Middlewares which executes the business logics after the particular incoming http request is handled is called as after Middleware.

The code structure of After Middleware would look like as follows :

<?php namespace App\Http\Middleware; use Closure; class AfterMiddleware implements Middleware {    public function handle($request, Closure $next)    {        $response = $next($request);        // code for Performing business logics        return $response;    } }

Registering a Middleware :

We can either apply this extra layer of logics (Middlewares) for all the HTTP request that coming to our application, or we could assign the defined middlewares for specific routes.

Based on this Middlewares can be classified into –

  1. Global Middlewares
  2. specific route Middlewares

Global Middlewares

Global middlewares are middlewares that executes for each and every request to our application.

Specific route Middlewares

Specific route Middlewares are middlewares that executes for specified predefined routes.

Setting-up Global middlewares :

Setting a global middleware that executes for every request is simple. Open up your projects app/Http/Kernel.php file. You could see 2 different properties defined in the class ‘$middleware’ and ‘$routeMiddleware’.

Simply append your middlewares to the $middleware section as comma separated.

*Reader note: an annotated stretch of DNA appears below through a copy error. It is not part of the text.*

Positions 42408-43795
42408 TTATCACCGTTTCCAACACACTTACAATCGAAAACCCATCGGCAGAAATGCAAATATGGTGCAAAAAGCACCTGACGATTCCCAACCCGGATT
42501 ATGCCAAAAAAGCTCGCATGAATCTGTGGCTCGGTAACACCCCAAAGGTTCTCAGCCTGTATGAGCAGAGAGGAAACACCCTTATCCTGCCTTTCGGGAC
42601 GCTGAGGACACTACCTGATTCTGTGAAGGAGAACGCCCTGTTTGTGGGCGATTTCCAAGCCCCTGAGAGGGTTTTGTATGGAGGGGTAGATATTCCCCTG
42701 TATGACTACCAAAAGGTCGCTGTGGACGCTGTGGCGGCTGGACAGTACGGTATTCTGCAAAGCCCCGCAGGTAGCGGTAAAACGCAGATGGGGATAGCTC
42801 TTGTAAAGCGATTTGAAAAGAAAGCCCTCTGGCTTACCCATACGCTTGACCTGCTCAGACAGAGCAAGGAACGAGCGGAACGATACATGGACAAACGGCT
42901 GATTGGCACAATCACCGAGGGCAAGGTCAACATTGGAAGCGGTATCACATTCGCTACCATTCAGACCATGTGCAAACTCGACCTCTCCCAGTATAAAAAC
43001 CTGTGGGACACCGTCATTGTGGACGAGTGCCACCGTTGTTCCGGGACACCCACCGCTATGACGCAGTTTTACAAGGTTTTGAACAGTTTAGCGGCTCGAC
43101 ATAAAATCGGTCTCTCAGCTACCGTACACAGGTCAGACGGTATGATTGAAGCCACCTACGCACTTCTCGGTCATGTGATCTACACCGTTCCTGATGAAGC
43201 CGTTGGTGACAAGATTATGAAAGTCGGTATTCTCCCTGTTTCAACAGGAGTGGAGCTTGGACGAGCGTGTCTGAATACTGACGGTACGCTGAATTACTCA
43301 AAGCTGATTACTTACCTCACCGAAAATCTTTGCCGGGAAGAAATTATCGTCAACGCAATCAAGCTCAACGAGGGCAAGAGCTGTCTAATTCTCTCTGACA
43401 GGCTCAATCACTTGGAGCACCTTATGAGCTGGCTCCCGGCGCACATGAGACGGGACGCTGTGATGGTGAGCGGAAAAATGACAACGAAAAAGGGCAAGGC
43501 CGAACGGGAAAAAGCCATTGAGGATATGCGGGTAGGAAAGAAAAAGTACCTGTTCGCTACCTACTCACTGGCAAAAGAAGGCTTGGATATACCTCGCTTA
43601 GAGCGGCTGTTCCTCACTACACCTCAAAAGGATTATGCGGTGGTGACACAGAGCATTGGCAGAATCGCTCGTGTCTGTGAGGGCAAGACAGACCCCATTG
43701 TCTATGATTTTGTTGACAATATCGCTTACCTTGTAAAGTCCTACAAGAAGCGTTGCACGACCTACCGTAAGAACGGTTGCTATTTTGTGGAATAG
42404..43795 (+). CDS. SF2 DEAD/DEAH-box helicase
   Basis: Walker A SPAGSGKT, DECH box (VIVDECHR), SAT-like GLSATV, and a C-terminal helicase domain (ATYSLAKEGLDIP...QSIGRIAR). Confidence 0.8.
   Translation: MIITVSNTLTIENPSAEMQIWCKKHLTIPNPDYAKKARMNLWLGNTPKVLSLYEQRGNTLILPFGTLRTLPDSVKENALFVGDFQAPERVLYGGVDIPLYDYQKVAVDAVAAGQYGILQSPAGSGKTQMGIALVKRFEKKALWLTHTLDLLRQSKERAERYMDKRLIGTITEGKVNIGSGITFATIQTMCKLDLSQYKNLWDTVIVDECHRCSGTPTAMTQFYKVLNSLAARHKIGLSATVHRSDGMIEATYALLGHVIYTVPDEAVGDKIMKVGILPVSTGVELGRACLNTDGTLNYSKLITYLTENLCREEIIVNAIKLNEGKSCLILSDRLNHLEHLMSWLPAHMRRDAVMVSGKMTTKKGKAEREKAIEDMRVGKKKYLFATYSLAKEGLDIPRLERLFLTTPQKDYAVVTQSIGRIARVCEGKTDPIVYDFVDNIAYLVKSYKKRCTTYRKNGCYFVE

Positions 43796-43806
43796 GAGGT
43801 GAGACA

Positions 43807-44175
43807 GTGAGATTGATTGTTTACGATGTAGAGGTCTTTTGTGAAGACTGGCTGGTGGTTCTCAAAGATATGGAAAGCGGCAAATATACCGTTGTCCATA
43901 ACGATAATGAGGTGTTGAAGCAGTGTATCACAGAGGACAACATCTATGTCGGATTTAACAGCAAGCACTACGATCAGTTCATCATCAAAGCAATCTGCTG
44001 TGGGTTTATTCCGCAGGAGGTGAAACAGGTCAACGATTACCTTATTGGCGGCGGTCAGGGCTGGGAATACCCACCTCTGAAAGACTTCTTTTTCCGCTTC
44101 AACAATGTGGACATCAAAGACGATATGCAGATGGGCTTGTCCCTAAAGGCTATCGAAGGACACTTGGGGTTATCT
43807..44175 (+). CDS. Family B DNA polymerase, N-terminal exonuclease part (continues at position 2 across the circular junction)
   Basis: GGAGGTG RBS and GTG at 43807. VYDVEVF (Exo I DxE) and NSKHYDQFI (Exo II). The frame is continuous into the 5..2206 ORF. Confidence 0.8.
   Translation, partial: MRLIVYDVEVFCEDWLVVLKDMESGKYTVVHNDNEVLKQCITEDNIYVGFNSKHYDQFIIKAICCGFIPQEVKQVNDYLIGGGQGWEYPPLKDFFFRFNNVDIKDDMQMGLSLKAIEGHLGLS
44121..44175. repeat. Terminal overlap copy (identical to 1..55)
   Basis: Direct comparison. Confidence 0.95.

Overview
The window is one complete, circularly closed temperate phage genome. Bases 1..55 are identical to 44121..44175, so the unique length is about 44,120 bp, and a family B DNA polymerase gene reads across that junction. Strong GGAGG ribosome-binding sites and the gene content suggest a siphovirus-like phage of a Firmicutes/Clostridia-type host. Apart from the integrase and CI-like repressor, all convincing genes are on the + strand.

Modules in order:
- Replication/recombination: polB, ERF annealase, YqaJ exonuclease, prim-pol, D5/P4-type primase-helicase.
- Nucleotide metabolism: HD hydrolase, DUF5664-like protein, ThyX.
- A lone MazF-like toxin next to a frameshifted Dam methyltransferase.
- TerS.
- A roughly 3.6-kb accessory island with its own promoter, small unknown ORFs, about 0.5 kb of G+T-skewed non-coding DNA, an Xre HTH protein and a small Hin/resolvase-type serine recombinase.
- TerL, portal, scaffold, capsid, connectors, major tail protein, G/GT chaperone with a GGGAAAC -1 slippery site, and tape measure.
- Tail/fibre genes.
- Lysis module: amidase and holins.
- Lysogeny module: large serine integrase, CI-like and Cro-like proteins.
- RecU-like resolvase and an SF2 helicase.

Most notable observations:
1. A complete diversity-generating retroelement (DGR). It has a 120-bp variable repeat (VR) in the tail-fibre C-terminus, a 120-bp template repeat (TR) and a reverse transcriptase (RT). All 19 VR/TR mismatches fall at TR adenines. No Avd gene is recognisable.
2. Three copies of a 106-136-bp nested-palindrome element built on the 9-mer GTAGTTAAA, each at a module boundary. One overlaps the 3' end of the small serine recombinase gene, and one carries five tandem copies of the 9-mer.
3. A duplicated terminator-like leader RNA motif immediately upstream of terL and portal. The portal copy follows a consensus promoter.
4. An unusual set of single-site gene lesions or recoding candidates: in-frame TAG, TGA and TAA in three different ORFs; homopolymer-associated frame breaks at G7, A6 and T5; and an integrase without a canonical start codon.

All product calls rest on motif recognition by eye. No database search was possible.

protected $middleware = [ 'Illuminate\Foundation\Http\Middleware\CheckForMaintenanceMode', 'Illuminate\Cookie\Middleware\EncryptCookies', 'Illuminate\Cookie\Middleware\AddQueuedCookiesToResponse', 'Illuminate\Session\Middleware\StartSession', 'Illuminate\View\Middleware\ShareErrorsFromSession', 'App\Http\Middleware\VerifyCsrfToken', ];

Setting-up route Middlewares :

In Order to set up route middlewares you should append your middlewares to ‘$routeMiddleware’ property of Kernel class in your project’s app/Http/Kernel.php file along with the key of our choice. The key is added to represent the specific route for which the particular middleware has to be executed.

protected $routeMiddleware = [ 'auth' => 'App\Http\Middleware\Authenticate', 'auth.basic'=> 'Illuminate\Auth\Middleware\AuthenticateWithBasicAuth', 'guest' => 'App\Http\Middleware\RedirectIfAuthenticated', ];

For example let us say we have a middleware SampleMiddleware. We can append the following string to the $routeMiddleware property.

'sampleroutekey' => 'App\Http\Middleware\SampleMiddleware',

This means the SampleMiddleware will execute when the particular route with the key “sampleroutekey” is requested. Once the middleware is appended to the $routeMiddleware property, you should have to specify the key given for that middleware within the particular route’s optional array field. As follows :

  • open up your project’s route file (app/Http/routes.php)
  • Add the key to the optional array field of the route for which you need to execute the particular middleware.Route::get('test/samplepage', ['middleware' => 'sampleroutekey', function(){    //code }]);